DELPHOS ‚?? At age 64, Don Huysman has spent most of his life eating lunches in the Delphos St. John‚??s High School cafeteria. Fifty-three years actually: 12 as a student and 41 as teacher or principal.
‚??There are not many who can say that,‚?Ě he said this past week from his office filled with pictures, awards and Blue Jay memorabilia. ‚??You get in a tradition. This school has been my life so to speak. This is where I have been. There is no other place I wanted to be other than here.‚?Ě
Huysman is winding down a 41-year carer at St. John's, the same school he graduated from in 1966 not knowing what he wanted to do next. He got his funeral directors license and served an apprenticeship before deciding on education.
‚??I always had in the back of my mind kids and that is what kind of led me back toward education,‚?Ě he said.
After graduating from Ohio State University, Huysman landed a job back at his alma mater. He ‚??lived out of a briefcase,‚?Ě teaching both high school and junior high social studies. He coached junior high football and was an assistant high school baseball coach during those early teaching years.
Huysman became faculty manager in 1976 and began his 16-year stint as athletic director in 1983. He took over as assistant principal in 1989 and then principal in 2000. Huysman credits his decision to go into administration to his admiration for his principal, the Rev.Tom Kuhn, and Principal George Adams, who hired Huysman.
‚??They were tough, but fair,‚?Ě he said. ‚??I knew how much people cared for both men. I really admired what they stood for.‚?Ě
The two taught Huysman lessons he has used throughout his career. The biggest, he said, is to remember that ‚??kids are kids‚?Ě and they are going to make mistakes. Doling out punishment at times can‚??t be avoided, but it‚??s been the part of the job most hated by Huysman.
‚??After awhile you feel like you are the guy being the hard guy and that is not what your ambition is,‚?Ě he said. ‚??I don‚??t come to school thinking I want to punish somebody. It is the last thing. It is tough. It takes a lot out of me.‚?Ě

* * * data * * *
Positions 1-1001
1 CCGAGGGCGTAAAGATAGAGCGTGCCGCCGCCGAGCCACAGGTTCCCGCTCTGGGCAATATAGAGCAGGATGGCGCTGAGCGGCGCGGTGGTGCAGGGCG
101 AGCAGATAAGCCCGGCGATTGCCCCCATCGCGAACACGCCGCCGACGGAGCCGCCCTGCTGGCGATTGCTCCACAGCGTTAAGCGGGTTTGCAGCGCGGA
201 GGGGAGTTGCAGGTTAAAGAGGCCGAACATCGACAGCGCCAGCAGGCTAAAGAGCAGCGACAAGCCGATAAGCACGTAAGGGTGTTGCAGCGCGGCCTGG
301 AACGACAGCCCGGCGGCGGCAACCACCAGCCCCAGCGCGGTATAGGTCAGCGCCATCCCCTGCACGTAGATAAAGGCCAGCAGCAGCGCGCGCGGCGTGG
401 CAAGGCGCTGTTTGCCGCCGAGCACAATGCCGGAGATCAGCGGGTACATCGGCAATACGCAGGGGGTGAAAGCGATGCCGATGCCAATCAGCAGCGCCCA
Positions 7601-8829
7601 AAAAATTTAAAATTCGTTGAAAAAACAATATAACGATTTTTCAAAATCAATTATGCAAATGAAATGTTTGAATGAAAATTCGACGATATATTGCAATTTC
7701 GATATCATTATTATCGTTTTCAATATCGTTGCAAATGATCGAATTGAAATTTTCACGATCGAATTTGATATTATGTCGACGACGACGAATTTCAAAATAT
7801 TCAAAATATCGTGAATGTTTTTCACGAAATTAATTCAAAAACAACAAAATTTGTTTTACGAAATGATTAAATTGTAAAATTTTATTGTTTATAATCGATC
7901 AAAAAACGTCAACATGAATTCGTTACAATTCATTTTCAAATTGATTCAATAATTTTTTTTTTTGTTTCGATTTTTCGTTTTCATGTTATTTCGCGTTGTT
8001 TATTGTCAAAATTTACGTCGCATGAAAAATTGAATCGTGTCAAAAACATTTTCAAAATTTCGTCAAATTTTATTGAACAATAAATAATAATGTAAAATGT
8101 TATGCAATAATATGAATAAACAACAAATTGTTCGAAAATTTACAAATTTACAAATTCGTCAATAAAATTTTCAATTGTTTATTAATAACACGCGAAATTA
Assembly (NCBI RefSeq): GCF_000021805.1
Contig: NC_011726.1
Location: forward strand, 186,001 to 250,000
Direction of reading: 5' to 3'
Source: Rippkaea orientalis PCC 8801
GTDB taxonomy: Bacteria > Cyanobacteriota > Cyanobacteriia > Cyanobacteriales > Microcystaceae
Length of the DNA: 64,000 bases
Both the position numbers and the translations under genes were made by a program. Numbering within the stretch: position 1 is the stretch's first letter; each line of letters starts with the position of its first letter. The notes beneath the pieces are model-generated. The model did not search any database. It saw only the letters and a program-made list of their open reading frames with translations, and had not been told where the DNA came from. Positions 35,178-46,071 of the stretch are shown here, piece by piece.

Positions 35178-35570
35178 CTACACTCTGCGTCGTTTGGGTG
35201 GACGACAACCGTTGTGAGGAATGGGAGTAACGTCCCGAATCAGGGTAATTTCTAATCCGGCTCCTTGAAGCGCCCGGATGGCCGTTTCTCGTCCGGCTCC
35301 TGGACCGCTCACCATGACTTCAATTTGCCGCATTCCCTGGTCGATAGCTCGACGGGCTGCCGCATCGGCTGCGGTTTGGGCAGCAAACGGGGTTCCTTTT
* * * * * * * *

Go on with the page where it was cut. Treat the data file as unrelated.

With no children of his own, Huysman considers St. John‚??s students his ‚??kids.‚?Ě He tries to get to as many of their activities as possible, spends a good share of time in the hallways with them, and views it as a personal failure when he is forced to expel one of them.
‚??I have had very, very good relationships with people I have worked with, but the ones I love are those kids. The kids are first,‚?Ě he said. ‚??I have had parents of these kids, even getting to the point of grandparents. I know these kids. They are human and they make mistakes, but they are great kids. I would not trade them for anything and that is what I am going to miss.‚?Ě
Huysman cites changes coming from the state and a new world of technology as a few reasons he knew now was the time to retire. He will remain through June. His replacement has not been named yet.
Huysman is not sure of his future, other than that he will stay in Delphos and possibly eventually go back to work doing something.
‚??I am going to sit back and catch my breath a little bit and then decide,‚?Ě he said. ‚??When July 1 comes and I am out of here, I don‚??t know, it is going to take some adjustment.‚?Ě
In the meantime, Huysman has plenty of cleaning and packing to do. His office walls are lined with things, including 12 framed class pictures. There is one for each year Huysman has been principal. The 13th picture has been taken and will arrive soon.
‚??They are very important to me. That is why I put them in a frame and hung them up and they will go with me when I leave,‚?Ě he said. ‚??I look at those and they bring back memories. ‚?Ľ A lot still stop in and see me. That means more to me than anything.‚?Ě